The two similar marmots, Hoary and Alaska, like to live in talus slope because they secured in these areas from their common predators. These areas also provide good lookout stations where a "guarding" marmot can keep watch for incoming predators. Their dens below the ground can reach up to 30 feet long with chambers that has nests made from grass. The main entrance to their den is usually covered with dirt mound and is normally concealed from plain view. Like termites and ants, marmots are social animals, meaning, each of the marmots that live is the same den performs a specific role for the entire family.

These squirrels are also real hibernators; they can enter torpor state in the winter and be asleep the entire time. They can maintain their body heat despite the dropping temperature of their surroundings. They hibernate in their burrows; these same burrows serve as their homes during summer season. Before they start hibernating, they sort of plug the opening of their nest in order to keep the cold air and snow from entering. The plug is made from dirt, faecal materials and some vegetation. Their hibernation ends somewhere in the end of April or the early days of May. They immediately scurry to look for food in order to sustain their bodies which by this time, have already consumed the layers of fats that they have accumulated before the winter started.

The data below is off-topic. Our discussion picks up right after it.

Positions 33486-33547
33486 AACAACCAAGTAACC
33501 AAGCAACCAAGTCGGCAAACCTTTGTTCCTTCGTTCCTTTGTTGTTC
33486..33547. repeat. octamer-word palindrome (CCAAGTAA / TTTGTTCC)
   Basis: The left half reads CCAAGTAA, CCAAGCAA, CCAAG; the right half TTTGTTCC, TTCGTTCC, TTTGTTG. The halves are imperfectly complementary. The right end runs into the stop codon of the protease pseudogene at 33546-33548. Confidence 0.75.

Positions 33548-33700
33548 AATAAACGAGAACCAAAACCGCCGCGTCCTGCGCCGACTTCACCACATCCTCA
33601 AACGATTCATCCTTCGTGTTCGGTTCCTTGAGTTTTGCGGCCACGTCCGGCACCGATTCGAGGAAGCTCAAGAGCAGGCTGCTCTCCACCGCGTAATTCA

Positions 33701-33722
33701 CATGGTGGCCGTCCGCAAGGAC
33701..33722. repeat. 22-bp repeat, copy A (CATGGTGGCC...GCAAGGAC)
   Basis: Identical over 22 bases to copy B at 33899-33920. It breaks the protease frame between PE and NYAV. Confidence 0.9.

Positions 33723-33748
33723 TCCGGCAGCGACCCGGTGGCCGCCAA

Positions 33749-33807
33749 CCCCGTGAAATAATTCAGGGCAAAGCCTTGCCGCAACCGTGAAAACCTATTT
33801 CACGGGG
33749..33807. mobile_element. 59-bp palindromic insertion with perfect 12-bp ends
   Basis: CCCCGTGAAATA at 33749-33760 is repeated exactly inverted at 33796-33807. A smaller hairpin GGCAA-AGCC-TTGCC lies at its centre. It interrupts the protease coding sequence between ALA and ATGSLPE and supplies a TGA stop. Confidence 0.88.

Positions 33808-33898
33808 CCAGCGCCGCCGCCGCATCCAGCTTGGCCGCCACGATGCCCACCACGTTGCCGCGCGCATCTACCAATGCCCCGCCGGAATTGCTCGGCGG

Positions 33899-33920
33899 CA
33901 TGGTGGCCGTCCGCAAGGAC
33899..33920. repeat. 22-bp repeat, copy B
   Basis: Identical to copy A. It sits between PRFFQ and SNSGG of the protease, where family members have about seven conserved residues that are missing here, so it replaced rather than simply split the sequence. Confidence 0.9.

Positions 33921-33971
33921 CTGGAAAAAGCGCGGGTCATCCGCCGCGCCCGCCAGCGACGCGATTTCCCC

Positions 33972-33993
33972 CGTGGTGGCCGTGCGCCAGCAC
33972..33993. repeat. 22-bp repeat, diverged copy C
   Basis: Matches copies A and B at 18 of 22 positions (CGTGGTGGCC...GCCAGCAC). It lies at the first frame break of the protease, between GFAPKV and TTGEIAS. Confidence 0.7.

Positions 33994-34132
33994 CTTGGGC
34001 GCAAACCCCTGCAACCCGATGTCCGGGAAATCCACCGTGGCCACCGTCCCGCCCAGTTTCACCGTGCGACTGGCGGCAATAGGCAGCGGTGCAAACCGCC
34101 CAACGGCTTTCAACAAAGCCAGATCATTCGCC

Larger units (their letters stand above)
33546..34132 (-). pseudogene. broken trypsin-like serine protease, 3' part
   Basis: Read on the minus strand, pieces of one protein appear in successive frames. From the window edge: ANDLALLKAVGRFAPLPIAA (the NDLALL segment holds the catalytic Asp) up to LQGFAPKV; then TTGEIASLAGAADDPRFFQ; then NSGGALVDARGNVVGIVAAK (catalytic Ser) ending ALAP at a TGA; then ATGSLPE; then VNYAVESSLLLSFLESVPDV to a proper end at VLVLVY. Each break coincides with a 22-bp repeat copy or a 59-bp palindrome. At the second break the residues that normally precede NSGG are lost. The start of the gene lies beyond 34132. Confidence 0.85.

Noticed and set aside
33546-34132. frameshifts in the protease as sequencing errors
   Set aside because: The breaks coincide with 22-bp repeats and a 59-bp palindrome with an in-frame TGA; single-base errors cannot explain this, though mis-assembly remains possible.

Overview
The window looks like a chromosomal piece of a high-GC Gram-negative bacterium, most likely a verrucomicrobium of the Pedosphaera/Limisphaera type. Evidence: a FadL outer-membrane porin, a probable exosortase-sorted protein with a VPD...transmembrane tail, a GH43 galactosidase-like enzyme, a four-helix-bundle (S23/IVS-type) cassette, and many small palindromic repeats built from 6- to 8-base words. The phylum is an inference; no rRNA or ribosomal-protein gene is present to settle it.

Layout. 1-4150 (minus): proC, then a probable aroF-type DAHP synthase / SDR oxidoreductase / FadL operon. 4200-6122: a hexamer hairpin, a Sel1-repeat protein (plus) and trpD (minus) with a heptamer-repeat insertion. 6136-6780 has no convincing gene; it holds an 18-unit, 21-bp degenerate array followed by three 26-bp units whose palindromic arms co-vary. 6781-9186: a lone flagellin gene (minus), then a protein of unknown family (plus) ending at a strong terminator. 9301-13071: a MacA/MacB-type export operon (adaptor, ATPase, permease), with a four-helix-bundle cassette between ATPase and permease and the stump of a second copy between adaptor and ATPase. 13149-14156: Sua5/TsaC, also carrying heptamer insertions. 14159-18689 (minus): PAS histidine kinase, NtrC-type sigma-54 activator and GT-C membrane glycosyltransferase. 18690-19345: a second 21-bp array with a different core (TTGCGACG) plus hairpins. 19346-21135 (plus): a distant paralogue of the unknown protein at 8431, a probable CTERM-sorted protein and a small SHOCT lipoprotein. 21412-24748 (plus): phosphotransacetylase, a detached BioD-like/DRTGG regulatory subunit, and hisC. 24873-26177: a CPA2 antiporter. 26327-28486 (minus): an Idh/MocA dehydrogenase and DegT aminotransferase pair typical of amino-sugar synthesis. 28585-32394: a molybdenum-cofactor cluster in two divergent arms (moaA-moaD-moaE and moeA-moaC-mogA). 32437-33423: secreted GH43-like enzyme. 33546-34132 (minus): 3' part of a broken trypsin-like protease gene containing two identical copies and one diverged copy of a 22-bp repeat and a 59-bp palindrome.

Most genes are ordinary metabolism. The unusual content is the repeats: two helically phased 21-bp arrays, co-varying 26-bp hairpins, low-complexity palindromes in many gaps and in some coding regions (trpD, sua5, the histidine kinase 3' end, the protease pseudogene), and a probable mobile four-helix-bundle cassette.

Alaska marmots are quite different from the hoary and the woodchucks because they create separate hibernation dens, that is, they do not use the dens in which they live in during summer. This special den only has one entrance, and is strategically dug in an exposed ridge because these places are usually the first ones to become exposed to the sun when the winter season comes. The single opening of the den is also plugged by the marmots from the inside, inhibiting other animals to enter the den during the hibernation period. Unlike the hoary and the woodchucks that mate once they get out from their den after hibernation, Alaska marmots mate before they get out of the den. These winter dens can last long, experts have observe that some of these dens have been there for 20 years or more already. In summary, marmots spend most of their lifetime inside winter dens or that is about 2/3 of each year.

During spring and summer, marmots are busy looking for food and interacting with other marmots during the early hours of the morning and during late afternoons. However, marmots also leave their dens during other periods of the day for other activities. To warn other marmots and other animals that they are already entering a taken marmot territory, marmots would rub their faces and sexual glands on their surroundings -- rocks, trails, trees, etc.

Marmots have pelt colors that help them adapt to their surroundings which are usually rocks that are lichen-colored or soils that appear to be rusty-brown. But despite this feature, marmots are still very good at spotting predators like foxes, bears and eagles. When one Alaska marmot spots a predator, it sends a warning to its fellow marmots by producing a low-pitched "scream". Woodchucks and hoary marmots make a very loud whistle (which may not be low-pitched) to call the attention of their fellow marmots too. They will immediately seek for covering for their safety.
squirrel extermination